Elvira can be a tricky role. She is a ghost so it is difficult to place her properly in the comedy. But Jemima Rooper has no trouble and is easily the best Elvira I have ever seen. The blonde bob is perfect, giving her a clear Thoroughly Modern Millie feel which suits the character perfectly. Partly ethereal, partly earthy, all woman, all seductress, all trouble, Rooper romps around the stage flinging her arms and chiffon folds in ways that would make Endora blush. She is perfect; beguiling and antagonising to Charles, vicious to and then bonded with Ruth, disparaging of Arcati – Rooper makes the shadowy Elvira pulse with life and a certain clear truth.
Together, this triangle provides the perfect serving of Coward flummery.
They are aided and abetted in everything they do with wonderful costumes from Simon Higlett (who also provides a delightfully period set, with glorious billowing curtains that can be both sensual and scary), marvellous lighting from Mark Jonathan and some perfectly divine scene change music courtesy of Christine Ebersole and Lawrence Yurman.
But that is not all.
As the Bradmans, Simon Jones and Serena Evans are tip-top country gentry. Affable and stupid, vague and up-for-anything, both characters are splendidly realised, touchingly real, haplessly gormless. I loved everything about them.
Edith, the maid who does everything too speedily and too clumsily, is a part that can be unbearable in the wrong hands. But Patsy Ferran finds a simple and completely original take on the part. This Edith seems simple, possibly even mentally challenged, but that just serves to accentuate her comedy, make her endearing and wrong foots those who don’t know the plot. She is a comic gem.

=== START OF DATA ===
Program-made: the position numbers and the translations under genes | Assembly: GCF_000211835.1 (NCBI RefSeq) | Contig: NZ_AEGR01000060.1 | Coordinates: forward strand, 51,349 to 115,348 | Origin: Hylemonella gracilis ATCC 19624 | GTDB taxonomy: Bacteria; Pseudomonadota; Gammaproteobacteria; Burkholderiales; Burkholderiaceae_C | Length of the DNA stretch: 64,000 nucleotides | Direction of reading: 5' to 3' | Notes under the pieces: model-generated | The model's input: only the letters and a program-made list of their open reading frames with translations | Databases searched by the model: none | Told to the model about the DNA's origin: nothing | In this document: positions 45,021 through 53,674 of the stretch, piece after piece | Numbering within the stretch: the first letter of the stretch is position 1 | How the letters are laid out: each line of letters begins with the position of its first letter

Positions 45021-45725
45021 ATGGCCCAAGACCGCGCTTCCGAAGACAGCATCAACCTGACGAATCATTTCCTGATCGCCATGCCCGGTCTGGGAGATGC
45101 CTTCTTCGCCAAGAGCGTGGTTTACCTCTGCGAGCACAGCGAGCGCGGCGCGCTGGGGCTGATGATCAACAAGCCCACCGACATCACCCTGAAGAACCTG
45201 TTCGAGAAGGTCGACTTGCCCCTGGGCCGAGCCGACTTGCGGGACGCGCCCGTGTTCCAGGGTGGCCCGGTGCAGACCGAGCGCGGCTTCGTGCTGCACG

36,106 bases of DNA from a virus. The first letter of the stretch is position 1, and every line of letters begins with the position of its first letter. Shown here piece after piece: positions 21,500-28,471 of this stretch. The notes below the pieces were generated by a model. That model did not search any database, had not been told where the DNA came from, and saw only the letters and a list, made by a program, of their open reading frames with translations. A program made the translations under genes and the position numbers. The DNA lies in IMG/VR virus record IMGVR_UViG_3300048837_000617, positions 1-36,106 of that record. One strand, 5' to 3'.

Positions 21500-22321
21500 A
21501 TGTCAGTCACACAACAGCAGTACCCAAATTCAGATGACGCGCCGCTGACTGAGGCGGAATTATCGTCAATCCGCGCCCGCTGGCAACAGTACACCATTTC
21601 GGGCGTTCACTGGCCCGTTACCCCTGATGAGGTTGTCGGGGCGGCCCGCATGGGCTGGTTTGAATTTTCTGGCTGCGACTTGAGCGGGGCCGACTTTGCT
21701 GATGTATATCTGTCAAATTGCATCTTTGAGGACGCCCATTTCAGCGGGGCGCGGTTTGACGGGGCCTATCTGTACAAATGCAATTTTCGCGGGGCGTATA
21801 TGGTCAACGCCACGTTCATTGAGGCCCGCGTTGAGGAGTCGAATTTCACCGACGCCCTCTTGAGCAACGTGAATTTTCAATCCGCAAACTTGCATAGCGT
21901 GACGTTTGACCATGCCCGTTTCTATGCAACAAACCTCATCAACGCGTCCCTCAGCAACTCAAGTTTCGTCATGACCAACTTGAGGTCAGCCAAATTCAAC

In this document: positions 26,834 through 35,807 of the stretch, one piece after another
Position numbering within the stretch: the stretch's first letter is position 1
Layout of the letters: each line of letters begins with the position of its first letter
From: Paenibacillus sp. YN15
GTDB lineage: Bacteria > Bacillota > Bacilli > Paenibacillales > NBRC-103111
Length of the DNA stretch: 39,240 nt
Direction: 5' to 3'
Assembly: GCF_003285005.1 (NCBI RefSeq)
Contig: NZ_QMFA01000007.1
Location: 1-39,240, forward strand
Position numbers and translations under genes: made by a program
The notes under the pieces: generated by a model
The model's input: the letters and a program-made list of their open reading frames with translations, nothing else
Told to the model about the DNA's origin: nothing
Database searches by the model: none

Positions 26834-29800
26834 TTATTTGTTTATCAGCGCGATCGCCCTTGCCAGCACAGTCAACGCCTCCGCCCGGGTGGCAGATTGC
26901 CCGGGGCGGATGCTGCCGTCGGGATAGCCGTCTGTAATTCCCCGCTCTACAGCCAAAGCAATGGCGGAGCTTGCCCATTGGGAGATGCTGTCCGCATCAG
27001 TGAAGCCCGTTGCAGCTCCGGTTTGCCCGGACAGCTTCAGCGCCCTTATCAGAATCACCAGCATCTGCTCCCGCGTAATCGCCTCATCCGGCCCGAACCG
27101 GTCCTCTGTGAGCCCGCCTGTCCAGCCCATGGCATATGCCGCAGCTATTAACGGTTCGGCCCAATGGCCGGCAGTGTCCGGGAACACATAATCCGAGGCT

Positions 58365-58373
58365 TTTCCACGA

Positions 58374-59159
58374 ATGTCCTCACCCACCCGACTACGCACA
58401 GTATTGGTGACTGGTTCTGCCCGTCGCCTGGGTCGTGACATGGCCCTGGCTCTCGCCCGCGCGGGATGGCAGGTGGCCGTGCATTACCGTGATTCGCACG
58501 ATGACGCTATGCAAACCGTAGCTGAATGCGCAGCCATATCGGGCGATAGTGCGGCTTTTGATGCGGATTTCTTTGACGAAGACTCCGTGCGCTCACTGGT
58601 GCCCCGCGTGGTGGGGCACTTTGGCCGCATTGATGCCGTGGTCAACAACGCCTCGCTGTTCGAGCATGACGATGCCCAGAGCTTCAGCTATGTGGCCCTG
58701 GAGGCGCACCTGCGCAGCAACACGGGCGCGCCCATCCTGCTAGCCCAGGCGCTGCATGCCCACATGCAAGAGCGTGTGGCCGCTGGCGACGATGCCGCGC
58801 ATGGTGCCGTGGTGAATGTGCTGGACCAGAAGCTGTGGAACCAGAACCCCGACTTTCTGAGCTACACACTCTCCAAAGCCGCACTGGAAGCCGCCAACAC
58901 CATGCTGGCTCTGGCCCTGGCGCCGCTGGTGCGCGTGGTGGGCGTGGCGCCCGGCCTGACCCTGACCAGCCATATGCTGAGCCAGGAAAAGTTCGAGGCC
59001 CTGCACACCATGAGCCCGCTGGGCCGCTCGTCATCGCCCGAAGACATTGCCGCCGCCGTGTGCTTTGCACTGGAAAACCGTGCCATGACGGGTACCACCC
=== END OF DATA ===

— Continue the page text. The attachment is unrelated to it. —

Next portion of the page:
At 88 years of age, Dame Angela Lansbury is a marvel simply for stepping foot on stage. But to play Madame Arcati at that age, 35 years older than Margaret Rutherford was when she seared her name on the role in David Lean’s film, is quite mind-blowing. Especially given how really wonderful she is in the role.
True, she is more giving us Angela Lansbury playing Madame Arcati than a wholly realised Madame Arcati, but it doesn’t really matter. She is sensational.
She seems much more limber, more at ease, more relaxed, more composed, more sure of herself, more extremely zany, than she did four years ago on Broadway. True, she does not ride in on a bicycle here, but in every other way the energy and life she imbues this alarmingly silly old duffer with is startling. She will do anything for a laugh and given how often her co-stars teetered on corpsing, she improvises too. There is nothing about her performance not to enjoy. I don’t expect to ever see a more memorable or unforgettable Madame Arcati.
Michael Blakemore is a genius. His cast is perfect.
This is likely to be the smooth, delicious comedy revival of the year, if not the decade.
Edwards is the crust, Dee the filling, Rooper the topping and Dame Angela, indubitably, the cream/ice-cream.
Mouth watering perfection.